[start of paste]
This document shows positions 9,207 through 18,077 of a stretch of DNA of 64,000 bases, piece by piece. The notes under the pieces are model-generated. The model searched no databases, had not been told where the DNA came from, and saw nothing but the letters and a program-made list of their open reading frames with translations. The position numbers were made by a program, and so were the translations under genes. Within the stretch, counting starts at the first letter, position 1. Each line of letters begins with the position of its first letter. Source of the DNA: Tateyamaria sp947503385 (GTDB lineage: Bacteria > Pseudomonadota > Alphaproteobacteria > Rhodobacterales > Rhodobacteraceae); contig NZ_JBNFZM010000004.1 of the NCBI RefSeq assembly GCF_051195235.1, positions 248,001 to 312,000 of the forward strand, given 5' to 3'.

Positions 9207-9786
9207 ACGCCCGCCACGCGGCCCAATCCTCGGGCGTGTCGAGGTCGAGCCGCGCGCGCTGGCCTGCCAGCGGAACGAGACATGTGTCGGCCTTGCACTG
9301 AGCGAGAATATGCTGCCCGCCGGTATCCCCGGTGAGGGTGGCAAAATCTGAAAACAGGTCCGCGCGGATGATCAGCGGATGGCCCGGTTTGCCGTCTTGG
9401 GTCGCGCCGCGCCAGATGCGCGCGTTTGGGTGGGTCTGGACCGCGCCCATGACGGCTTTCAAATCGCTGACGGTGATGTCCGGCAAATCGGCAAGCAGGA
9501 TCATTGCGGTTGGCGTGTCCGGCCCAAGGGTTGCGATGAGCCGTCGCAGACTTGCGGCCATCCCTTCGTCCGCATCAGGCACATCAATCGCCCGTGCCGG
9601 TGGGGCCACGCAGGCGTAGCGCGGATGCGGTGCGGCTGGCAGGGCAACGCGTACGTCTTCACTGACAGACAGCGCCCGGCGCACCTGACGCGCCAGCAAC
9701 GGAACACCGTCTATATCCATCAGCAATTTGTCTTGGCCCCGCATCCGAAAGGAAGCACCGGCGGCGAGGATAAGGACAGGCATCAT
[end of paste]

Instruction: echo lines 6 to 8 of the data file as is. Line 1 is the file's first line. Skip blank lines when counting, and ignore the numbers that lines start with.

9501 TCATTGCGGTTGGCGTGTCCGGCCCAAGGGTTGCGATGAGCCGTCGCAGACTTGCGGCCATCCCTTCGTCCGCATCAGGCACATCAATCGCCCGTGCCGG
9601 TGGGGCCACGCAGGCGTAGCGCGGATGCGGTGCGGCTGGCAGGGCAACGCGTACGTCTTCACTGACAGACAGCGCCCGGCGCACCTGACGCGCCAGCAAC
9701 GGAACACCGTCTATATCCATCAGCAATTTGTCTTGGCCCCGCATCCGAAAGGAAGCACCGGCGGCGAGGATAAGGACAGGCATCAT